Let’s face it, there can be a lot of crying with a newborn in the house. It’s very common for babies to cry, and there can be many reasons why your baby is crying.  Wet diaper, too hot, too cold, hungry, gas, tummy upset… the list goes on and on! Why is my baby crying? Wouldn’t it be great if they could just tell us what’s going on? It would save all of the guesswork for new parents and much of the heartache, too. Crying is their superpower to tell us something is wrong in order to survive. We’ve compiled a few points to consider next time your little one is crying inconsolably. Hopefully this information can help inform your next move to soothe.

Possible reasons your newborn is crying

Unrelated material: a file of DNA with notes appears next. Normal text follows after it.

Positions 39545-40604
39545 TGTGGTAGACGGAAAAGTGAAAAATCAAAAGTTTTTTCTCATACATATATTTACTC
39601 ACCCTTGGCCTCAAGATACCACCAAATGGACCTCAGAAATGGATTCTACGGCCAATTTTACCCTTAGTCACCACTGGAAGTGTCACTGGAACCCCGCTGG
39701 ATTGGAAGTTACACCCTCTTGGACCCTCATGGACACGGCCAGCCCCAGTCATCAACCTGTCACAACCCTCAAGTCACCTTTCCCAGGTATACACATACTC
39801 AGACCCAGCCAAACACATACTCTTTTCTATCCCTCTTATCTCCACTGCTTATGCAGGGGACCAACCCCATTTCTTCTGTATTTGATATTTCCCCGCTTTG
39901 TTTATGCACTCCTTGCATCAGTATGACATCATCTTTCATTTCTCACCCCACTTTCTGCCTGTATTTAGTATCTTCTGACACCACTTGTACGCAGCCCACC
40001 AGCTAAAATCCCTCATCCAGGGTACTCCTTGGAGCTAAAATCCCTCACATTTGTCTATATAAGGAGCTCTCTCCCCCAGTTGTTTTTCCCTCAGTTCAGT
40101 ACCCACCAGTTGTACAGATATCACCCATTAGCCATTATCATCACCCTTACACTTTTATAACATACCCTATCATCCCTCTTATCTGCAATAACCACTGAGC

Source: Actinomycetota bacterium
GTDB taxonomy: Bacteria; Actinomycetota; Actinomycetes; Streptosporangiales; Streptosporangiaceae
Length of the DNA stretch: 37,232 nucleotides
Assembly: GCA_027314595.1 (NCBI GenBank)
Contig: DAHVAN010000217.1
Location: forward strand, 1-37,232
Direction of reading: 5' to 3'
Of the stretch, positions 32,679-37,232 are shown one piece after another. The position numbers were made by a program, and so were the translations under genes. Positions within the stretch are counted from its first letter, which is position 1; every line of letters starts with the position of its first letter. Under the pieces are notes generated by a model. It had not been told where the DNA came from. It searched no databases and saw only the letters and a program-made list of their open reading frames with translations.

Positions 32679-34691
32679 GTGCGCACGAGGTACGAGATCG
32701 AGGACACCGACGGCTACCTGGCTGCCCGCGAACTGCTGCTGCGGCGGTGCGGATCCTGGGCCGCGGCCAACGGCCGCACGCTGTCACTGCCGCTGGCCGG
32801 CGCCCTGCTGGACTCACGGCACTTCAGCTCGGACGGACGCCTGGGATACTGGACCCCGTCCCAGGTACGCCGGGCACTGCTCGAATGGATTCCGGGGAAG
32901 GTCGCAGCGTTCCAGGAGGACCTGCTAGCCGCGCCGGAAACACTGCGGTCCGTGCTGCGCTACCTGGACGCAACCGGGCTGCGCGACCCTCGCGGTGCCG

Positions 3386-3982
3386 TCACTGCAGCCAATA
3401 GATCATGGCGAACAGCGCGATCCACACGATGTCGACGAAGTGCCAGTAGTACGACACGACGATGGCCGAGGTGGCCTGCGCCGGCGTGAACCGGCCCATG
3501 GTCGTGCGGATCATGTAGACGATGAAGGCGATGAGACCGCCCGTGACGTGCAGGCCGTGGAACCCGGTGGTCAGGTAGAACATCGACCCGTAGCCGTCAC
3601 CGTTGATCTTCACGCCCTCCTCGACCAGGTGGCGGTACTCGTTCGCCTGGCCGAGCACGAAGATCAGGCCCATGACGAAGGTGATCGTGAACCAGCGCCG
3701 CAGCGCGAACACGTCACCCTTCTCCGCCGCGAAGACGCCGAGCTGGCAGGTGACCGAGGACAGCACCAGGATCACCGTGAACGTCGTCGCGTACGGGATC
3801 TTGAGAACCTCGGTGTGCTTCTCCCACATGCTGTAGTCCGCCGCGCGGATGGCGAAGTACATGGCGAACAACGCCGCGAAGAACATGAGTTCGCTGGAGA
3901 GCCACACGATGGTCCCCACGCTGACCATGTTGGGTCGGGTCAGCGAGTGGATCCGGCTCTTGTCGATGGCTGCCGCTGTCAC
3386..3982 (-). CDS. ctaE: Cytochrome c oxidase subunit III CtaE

Hunger: Babies have small stomachs and need to eat frequently. Crying is often a signal that your baby is hungry. A feed might be all that they need.  Dirty diaper: Babies don’t like the feeling of a wet or dirty diaper, and crying can be a way for them to let you know that they need a change, even if you swear you just changed them! Even a drop of pee is one of the MOST common reasons a baby is crying. Tiredness: Babies need about 11-13 hours of sleep per day (newborns even more!), and when they get overtired, they can become fussy and cry. Try for a nap, even if it’s a nap in the carrier because they don’t want to be put down. This is especially helpful in the late afternoon when a 5pm nap is SO needed but they won’t go to sleep unless you’re holding them or in the stroller on a walk outside. Overstimulation: Like most of us, newborns can become overwhelmed by too much noise, light, or activity, and crying can be a way for them to express their discomfort. Ease the sensory overload in a quiet, calm environment with white noise to help get them regulated.  Illness or discomfort: If your baby is crying excessively, has a fever, or seems to be in pain, it’s possible that they are sick or have painful gas or reflux. If so, check out this blog: 20 Tips for Babies With Reflux. A temp of 100.4F in a baby 3 months of age or younger always requires immediate medical attention. For babies 4 months of age or older, consult your Doctor if you are concerned or feel you’ve exhausted all of your options and aren’t able to bring your baby any relief. Colic: Colic is a term used to describe excessive crying in infants that lasts for more than three hours a day, for more than three days a week, and for three weeks or more. The cause of colic is not known, but it usually starts around two weeks of age and goes away by three to four months of age. Speak to your doctor for more support on this one.  Remember that crying is your baby’s way of communicating with you, so try to be patient and attentive. Here’s some more resources that can help:  10 Ways to Soothe A Fussy Baby How To Do Baby Massage Our final takeaway is to use Mama’s instinct. We just know when something isn’t right with our babies. Never be afraid to reach out to your doctor for support or to get a second opinion.